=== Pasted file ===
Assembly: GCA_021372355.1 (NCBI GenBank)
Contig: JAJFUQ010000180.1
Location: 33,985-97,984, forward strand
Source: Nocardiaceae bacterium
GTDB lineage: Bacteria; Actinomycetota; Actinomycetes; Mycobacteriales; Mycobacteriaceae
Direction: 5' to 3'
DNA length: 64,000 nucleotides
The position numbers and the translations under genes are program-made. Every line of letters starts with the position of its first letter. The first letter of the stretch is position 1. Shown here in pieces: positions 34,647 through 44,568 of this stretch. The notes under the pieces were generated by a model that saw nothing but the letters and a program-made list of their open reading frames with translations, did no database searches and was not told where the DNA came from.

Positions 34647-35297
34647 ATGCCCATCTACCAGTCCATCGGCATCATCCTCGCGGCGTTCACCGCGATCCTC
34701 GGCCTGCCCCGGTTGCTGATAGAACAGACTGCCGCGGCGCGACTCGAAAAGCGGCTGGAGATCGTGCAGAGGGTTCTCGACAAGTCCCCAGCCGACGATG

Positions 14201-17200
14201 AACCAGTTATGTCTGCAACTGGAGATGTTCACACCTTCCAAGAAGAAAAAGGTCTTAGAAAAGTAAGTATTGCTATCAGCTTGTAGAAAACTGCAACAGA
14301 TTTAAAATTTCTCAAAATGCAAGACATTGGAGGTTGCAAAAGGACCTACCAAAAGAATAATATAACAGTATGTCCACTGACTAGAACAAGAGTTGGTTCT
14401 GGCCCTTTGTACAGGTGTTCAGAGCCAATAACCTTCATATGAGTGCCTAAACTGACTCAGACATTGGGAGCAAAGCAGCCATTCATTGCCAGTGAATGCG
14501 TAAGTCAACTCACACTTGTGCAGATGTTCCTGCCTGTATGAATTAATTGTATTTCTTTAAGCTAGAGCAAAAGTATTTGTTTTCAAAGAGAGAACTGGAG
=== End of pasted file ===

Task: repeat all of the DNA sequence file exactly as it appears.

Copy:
Assembly: GCA_021372355.1 (NCBI GenBank)
Contig: JAJFUQ010000180.1
Location: 33,985-97,984, forward strand
Source: Nocardiaceae bacterium
GTDB lineage: Bacteria; Actinomycetota; Actinomycetes; Mycobacteriales; Mycobacteriaceae
Direction: 5' to 3'
DNA length: 64,000 nucleotides
The position numbers and the translations under genes are program-made. Every line of letters starts with the position of its first letter. The first letter of the stretch is position 1. Shown here in pieces: positions 34,647 through 44,568 of this stretch. The notes under the pieces were generated by a model that saw nothing but the letters and a program-made list of their open reading frames with translations, did no database searches and was not told where the DNA came from.

Positions 34647-35297
34647 ATGCCCATCTACCAGTCCATCGGCATCATCCTCGCGGCGTTCACCGCGATCCTC
34701 GGCCTGCCCCGGTTGCTGATAGAACAGACTGCCGCGGCGCGACTCGAAAAGCGGCTGGAGATCGTGCAGAGGGTTCTCGACAAGTCCCCAGCCGACGATG

Positions 14201-17200
14201 AACCAGTTATGTCTGCAACTGGAGATGTTCACACCTTCCAAGAAGAAAAAGGTCTTAGAAAAGTAAGTATTGCTATCAGCTTGTAGAAAACTGCAACAGA
14301 TTTAAAATTTCTCAAAATGCAAGACATTGGAGGTTGCAAAAGGACCTACCAAAAGAATAATATAACAGTATGTCCACTGACTAGAACAAGAGTTGGTTCT
14401 GGCCCTTTGTACAGGTGTTCAGAGCCAATAACCTTCATATGAGTGCCTAAACTGACTCAGACATTGGGAGCAAAGCAGCCATTCATTGCCAGTGAATGCG
14501 TAAGTCAACTCACACTTGTGCAGATGTTCCTGCCTGTATGAATTAATTGTATTTCTTTAAGCTAGAGCAAAAGTATTTGTTTTCAAAGAGAGAACTGGAG